Do you grow your own?

In the past few years, Recycla has heard more and more people say that they want to start growing their own food.  In fact, it is because so many Eco Women readers have mentioned their desire to garden that that Enviro Girl and Recycla have been posting so much info on gardening in recent weeks and plan to post more in the next few months.

Some people are gardening out of economic necessity and others are doing so in order to have more control over the foods they eat.  Whatever a person’s reason, gardening is a great thing to do.  EVERYONE can garden — whether you put pots of herbs in your window sill, containers of tomatoes on your patio, or you go larger scale, gardening is generally quite easy. If you live in an apartment with only a few north-facing windows, but you’re still antsy to start digging, check around your neighborhood for a shared community garden.

There are a few gardeners among the Eco Women and here are their tips to get you started:

Plan to be organic. You DO NOT need to use toxins in your garden, nor do you need chemical fertilizers.  Organic gardening is the way our ancestors raised their food for centuries and if they survived, so can you.  For more information about being an organic gardener, read Organic Gardening magazine or go to their website.  You’ll find lots of practical tips and suggestions for all gardeners, from novice to experienced.

Choose a good location. Vegetables and herbs need sun — lots of it — so choose a spot that gets at least 6-8 hours of direct light every day.  Make sure your garden is convenient — to a water source so that you can keep your plants hydrated and also to your home so that you can dash out at dinner time for a last-minute harvest.

Choose how you’re going to garden — in containers, in a raised garden bed, or directly in the ground itself.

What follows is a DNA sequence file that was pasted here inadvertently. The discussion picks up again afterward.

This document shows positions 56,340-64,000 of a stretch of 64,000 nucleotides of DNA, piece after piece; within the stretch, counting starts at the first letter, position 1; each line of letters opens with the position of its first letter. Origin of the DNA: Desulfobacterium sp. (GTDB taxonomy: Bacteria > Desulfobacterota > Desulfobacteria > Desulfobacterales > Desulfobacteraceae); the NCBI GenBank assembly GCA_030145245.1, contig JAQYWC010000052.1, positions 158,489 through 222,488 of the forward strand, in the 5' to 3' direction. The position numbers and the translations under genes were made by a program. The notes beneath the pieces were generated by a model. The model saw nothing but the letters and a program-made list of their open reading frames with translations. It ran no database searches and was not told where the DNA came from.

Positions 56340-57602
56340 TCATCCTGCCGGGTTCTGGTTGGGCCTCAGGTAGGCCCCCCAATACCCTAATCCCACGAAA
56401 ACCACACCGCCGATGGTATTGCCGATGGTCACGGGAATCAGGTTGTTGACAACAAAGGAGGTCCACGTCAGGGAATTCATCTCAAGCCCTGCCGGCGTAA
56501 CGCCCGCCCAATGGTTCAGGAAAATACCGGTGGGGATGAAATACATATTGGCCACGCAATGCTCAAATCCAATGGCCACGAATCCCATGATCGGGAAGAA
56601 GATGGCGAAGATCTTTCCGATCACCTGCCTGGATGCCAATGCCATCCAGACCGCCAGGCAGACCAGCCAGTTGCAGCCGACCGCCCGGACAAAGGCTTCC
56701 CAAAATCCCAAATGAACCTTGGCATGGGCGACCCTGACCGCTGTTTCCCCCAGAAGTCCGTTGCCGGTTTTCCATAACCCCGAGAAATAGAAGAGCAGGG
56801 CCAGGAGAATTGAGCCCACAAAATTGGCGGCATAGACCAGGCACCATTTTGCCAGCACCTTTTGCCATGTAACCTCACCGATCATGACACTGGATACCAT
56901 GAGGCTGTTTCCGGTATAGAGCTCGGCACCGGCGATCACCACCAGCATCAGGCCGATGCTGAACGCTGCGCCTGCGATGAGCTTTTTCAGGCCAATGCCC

• If you’re gardening in containers, opt for larger ones, as they h0ld more plants.  Make sure there are a some small holes in the bottom for drainage.  Put gravel, small rocks, or broken bits of planters in the bottom, then fill with dirt.  Do not use dirt from your backyard — buy a bagged mix.  For more information, check out this website.
  • If you’re building a raised bed, consider your materials carefully.  Railroad ties, while convenient, contain toxins that you definitely DO NOT want near your edibles.  In fact, if you’re using lumber of any kind, research it carefully and find out what chemicals were used at the mill.  In general, cedar is a good wood to use because it’s usually not treated, but double-check, just to make sure. Other options include plastic lumber, bricks, and stone.  Click here for more information how to build a raised garden bed.
  • If you’re putting your garden right in the ground, the easiest way to do it is by lasagna gardening.  Lasagna gardening eliminates the back-breaking labor of removing sod.  Instead, you put down a thick layer of newspapers or corrugated cardboard on the place where you want your garden, which will kill the grass for you.  On top of that, you layer fallen leaves, peat moss, dirt, compost, etc.  Water well and you’re done!  The layers of organic material break down and create the most amazing soil you can imagine.  You can plant immediately, but it’s even better if you let things settle for several weeks.  A terrific book on this topic is Lasagna Gardening by Patricia Lanza.